Last June, we sat down to discuss frequently asked questions about SPF with Dr. Marina Udowenko. Now that the warmer months are upon us and we’re spending more time outside, I’d like to revisit the facts and studies that influence New Heights Naturals’ dedication to offering the safest and most effective sunscreen for children.
UV radiation from the sun plays a major role in the development of skin cancers, acceleration of photoaging, and the exacerbation of photodermatoses (Wang et al., 2013). The biggest way to combat the effects of radiation? Effective and timely application of SPF (in addition to staying out of the sun as much as possible!) Historically, sunscreens were made to do one thing: prevent a sunburn. As time has progressed, chemists, scientists, researchers, and medical professionals have collaborated to further understand the harmful effects of UVA and UVB radiation and how to provide protection. Modern-day sunscreens have shown to reduce the development of actinic keratosis, decrease the number of abnormal moles in children, prevent the development of squamous cell carcinoma and melanoma, and reduce the signs of photoaging (Wang et al., 2013).
Another thing that has changed is the FDA’s rules regarding how SPFs are marketed. Nowadays, it’s much easier to know exactly what kind of protection you’re getting. In 2012, the FDA decided to only allow sunscreens to be labeled “broad spectrum” followed by an SPF number if they met specific criteria (Strausfogel, 2012). They must protect against both UVB rays (which cause sunburn) as well as UVA rays (which contribute to skin cancer and cause wrinkles). You might notice that any sunscreen under SPF 15 has to carry a warning that reads: “This product has been shown only to help prevent sunburn, not skin cancer or early skin aging” (Strausfogel, 2012).
Don’t be fooled by a number--while the FDA has considered prohibiting SPF claims higher than 50, regulations have not been issued at this time. The problem with the number defining your SPF? It oftentimes gives you a false sense of security. As Dr. Marina explained,
SPF 15 protects against 93% of all rays, SPF 30 against 97%, and SPF 50 against 98%. Nothing provides 100 percent protection.
At New Heights Naturals, we carefully chose to craft a non-nano zinc oxide sunscreen. The active ingredients in sunscreens can be divided into two categories: organic and inorganic filters. In another words, chemical and physical sunscreens. While chemical sunscreens create a thin barrier and absorb UV radiation before it enters the skin, physical sunscreens are insoluble particle that reflect UV rays away from the skin. The ingredients of chemical sunscreen can be absorbed into the blood and are linked to toxic effects, such as causing free radicals to form. Mineral filters (inorganic filters) such as zinc oxide are less chemically active and do not penetrate as far into the skin as traditional chemical sunscreens, which makes them ideal for sensitive and baby skin (Byren et al., 2017). Both in vitro and in vivo testing show that sunscreens containing zinc oxide has significantly higher UVA protection factor than other leading mineral filter sunscreens (Byren et al., 2017).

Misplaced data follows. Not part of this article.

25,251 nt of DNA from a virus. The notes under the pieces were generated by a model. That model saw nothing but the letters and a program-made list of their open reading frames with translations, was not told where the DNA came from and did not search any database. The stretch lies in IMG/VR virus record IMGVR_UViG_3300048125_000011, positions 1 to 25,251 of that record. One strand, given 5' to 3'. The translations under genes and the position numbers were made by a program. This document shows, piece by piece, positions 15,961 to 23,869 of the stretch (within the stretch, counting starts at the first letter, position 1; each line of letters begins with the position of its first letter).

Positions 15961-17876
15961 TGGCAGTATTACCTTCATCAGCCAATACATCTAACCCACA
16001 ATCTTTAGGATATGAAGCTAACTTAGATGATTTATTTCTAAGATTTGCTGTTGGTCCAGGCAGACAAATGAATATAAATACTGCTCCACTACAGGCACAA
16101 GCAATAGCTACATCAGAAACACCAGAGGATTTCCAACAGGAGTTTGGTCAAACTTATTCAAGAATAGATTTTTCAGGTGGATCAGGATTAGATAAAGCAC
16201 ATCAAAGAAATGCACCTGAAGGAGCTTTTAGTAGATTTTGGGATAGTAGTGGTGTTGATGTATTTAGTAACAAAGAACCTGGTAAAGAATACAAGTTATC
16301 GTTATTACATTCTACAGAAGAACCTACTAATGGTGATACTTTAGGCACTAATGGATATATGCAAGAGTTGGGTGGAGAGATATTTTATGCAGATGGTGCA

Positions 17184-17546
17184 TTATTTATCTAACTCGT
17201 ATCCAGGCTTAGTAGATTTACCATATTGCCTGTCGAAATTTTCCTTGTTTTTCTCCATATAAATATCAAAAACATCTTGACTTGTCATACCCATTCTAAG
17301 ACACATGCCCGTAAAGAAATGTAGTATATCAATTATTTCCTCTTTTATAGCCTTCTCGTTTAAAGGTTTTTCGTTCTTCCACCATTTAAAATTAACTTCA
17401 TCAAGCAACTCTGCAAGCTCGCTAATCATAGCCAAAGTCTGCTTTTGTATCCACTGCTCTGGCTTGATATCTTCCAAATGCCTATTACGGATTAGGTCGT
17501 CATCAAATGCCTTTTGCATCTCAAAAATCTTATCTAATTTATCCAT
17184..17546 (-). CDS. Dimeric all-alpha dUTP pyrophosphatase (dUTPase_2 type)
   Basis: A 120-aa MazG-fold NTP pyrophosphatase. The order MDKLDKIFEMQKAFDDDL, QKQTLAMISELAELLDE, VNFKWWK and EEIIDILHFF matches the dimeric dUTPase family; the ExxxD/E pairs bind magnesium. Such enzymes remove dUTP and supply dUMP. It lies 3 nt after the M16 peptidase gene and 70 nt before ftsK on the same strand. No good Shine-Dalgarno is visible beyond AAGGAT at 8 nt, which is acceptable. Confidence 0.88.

Sunscreens with zinc oxide and titanium dioxide generally score better in the Environmental Working Group’s (EWG) ratings because:
They provide strong sun protection with fewer health concerns.
They don’t break down in the sun.
They offer good protection from UVA rays (EWG, 2017).
Zinc oxide is the EWG’s first choice for sun protection. Because it is stable in sunlight, it provides greater protection from UVA rays than titanium dioxide or any other sunscreen chemical approved in the U.S. (EWG, 2017). It is also approved by the FDA for use in diaper rash cream as safe for infants under 6 months.
The International Organization for Standardization defines a “nanomaterial” as a material with a dimension between 1-100 nm. A double strand of our DNA is approximately 2 nm think. Because of this fact, nanoparticles have the ability to travel throughout the body, including into cells and cell nuclei, in addition to across the blood-brain barrier (Kessler, 2010). Unfortunately, the FDA is not required to ensure the safety and effectiveness of sunscreen minerals. There is no regulation by the government to enact regulations, guidelines, or recommendations on particle characteristic that would maximize sun protection and minimize health risks (EWG, 2017).
New Heights Naturals’ products are non-nano, meaning the size of the zinc particles in our products are too large to cross into the bloodstream, which we take very seriously. Our transparency as a brand and dedication to your safety will always be our first priority. For additional reading on the Skin Cancer Foundation’s guide to sunscreens, click here.